One interesting thing to note is that the show is somewhat savvy toward the cliches of the genre. If you're watching online. Just when you think there's going to be a typical stock footage finish attack, a villain interrupts it and the fight continues.
Despite the aforementioned filler there is a surprisingly gripping and sometimes dark story taking place amid the colorful scenery and cutesy designs. At the focal point of is Cure Moonlight, a fallen Precure who spends much of the series recovering from the emotional damage of her last battle prior to the start of the story.
[ Art ]
With an animation style reminiscent of Ojamajo Doremi, it's easy for those who aren't fans of the genre to be put off by this show. If you can get past the flurry of pink and rainbows that is the opening theme, the show itself is vivid and gorgeous, showing just how beautiful the world is despite the hardships these characters endure. The character designs all come with round, lovable faces and dazzling eyes that convey their personalities so well.
You would think that this art style would have a bad effect on the darker, more serious moments of the show, but amazingly it works in their favor. Even with the color toned down, the smooth animation style stands as one of the best aspects of the series.
Edit: How could I forget to mention the most gorgeous transformation sequence in Magical Girl history? Blossom and Marine's dual transformation is absolutely stunning.
The ending themes feature the cast of characters in CG, dancing to the song. This animation is nice, but seems awkward compared to the style of the series.
On a personal note, I wish I had watched this show after receiving this gorgeous flatscreen monitor I have now. My last one was pathetic, so I wasn't able to appreciate the animation style like I can now.
[ Sound ]
The soundtrack of Heartcatch Precure is another thing that helps it vividly display the joys and hardships of life. Gorgeous melodies accent the peaceful serenity that comes with the flower motif. In particular, the transformation sequence music is among the most upbeat and inspiring of any in the Magical Girl genre. This series has something for every occasion. Powerful, upbeat music for dramatic action moments, gentle, mellow tunes for the tragic, emotional moments and plenty of cheerful, upbeat melodies to suit the fun of being a girl and having great friends.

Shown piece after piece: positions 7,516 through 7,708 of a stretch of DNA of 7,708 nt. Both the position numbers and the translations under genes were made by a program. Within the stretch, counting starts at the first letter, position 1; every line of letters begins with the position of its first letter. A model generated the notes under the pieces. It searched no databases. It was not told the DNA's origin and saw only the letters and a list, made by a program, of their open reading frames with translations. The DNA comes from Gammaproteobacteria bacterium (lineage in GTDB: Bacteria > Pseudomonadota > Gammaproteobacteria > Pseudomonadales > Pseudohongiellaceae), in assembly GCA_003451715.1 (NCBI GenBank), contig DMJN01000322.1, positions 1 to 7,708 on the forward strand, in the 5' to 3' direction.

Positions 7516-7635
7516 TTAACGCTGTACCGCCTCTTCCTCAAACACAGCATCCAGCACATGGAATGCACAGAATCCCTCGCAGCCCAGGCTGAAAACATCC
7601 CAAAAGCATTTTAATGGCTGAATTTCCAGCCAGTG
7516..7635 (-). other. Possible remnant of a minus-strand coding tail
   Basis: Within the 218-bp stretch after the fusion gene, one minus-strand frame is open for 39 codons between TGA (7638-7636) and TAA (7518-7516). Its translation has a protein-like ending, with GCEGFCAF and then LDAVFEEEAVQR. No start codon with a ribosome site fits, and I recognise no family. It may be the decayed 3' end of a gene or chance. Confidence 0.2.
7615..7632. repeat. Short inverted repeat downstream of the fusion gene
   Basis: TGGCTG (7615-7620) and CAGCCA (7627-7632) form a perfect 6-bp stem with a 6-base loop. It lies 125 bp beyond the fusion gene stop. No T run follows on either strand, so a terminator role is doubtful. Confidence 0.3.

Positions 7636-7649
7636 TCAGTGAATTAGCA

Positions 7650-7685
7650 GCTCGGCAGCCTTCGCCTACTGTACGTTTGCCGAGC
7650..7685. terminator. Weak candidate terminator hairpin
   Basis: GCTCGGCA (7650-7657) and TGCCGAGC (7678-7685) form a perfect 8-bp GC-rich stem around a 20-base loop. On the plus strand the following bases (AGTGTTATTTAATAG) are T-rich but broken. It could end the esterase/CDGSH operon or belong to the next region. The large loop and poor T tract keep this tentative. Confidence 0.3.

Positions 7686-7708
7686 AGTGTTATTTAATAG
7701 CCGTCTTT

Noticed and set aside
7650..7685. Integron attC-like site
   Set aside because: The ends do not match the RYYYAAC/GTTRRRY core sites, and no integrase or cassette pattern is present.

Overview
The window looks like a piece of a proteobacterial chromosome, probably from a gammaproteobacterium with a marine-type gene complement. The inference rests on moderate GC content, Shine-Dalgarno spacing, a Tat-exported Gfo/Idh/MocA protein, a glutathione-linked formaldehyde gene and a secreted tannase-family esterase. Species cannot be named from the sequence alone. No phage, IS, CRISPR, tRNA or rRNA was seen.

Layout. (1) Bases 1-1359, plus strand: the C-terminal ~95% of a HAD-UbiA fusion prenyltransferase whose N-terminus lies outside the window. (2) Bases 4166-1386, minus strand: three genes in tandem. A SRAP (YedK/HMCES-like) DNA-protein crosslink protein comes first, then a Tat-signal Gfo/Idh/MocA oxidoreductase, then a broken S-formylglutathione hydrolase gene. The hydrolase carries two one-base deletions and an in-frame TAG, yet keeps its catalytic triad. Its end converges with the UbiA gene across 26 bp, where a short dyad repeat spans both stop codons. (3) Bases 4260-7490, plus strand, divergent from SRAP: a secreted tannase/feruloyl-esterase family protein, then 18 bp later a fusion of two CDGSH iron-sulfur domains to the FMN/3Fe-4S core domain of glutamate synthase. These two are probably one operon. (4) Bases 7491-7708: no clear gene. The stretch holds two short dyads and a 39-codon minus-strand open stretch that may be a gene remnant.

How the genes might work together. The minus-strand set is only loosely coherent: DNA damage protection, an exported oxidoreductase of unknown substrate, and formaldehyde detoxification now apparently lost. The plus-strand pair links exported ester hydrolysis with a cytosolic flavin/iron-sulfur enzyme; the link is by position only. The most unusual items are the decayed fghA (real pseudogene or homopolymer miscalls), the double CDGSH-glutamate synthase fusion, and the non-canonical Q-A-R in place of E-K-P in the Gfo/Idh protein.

The opening theme is catchy and cheerful, perfectly suited for the bright, optimistic majority of the series. The first ending theme is another of those upbeat, catchy dancing themes that spreads through the internet like Haruhi-ism. The second ending is one I'm less favorable toward, as it's a gospel-style song, a weird choice for a Magical Girl show with no religious symbolism.
[ Characters ]
The characters in a Magical Girl show are usually it's strongest point, and Heartcatch is no exception. This cast is well rounded and colorful, developing beautifully whenever there isn't a filler episode. Our lead, Tsubomi Hanasaki, is a rare treat for the genre. Whereas main leads are often the idiot hero type, Tsubomi is intelligent, withdrawn and insecure. Realistically, she's not at all ready to accept the burden of fighting dangerous monsters, and even when she has no choice but to become a Precure, it takes her a while to get used to this new power. The best thing about Tsubomi is that she doesn't immediately shed her timid self. It's all too easy for a protagonist to become instantly courageous and confident upon receiving power. Tsubomi on the other hand still has her doubts about herself, and spends much of the series growing as a person.
Serving as the foil to Tsubomi's weak exterior is her friend Erika Kurumi. Erika is another unusual character. Her Cure powers are water based, but she's as hot blooded as any Shonen Hero, maybe more so. Erika is loud, obnoxious and incredibly outgoing, making her overwhelming for those around her. That isn't to say she's completely without concerns, she has her own insecurities, but has an easier time masking them through sheer energy. Such energy and yet Erika is lazy at the same time, especially when it comes to school work.
For those who don't mind casting the spotlight away from the lead characters, every filler episode brings us a new character who the show takes the time to develop as a person, instead of simply throwing them on screen, throwing a problem at them and being done with it. The best part is that these characters exist around our heroes long after they've become the victim of the week, offering their support and serving as comic relief.
The villains of the show we mostly see are a trio of quirky characters. Most noteworthy among them is Kumojacky. Just looking at the guy, you can just see him as the hero of any hotblooded mecha series. He is a man who believes power is most important. Of course when you're in a Magical Girl show, this philosophy isn't on the winning side.
Kobraja is another of the more interesting villains. He's a complete narcissist, and FABULOUS MAX at that. He can be both a serious threat and comic relief.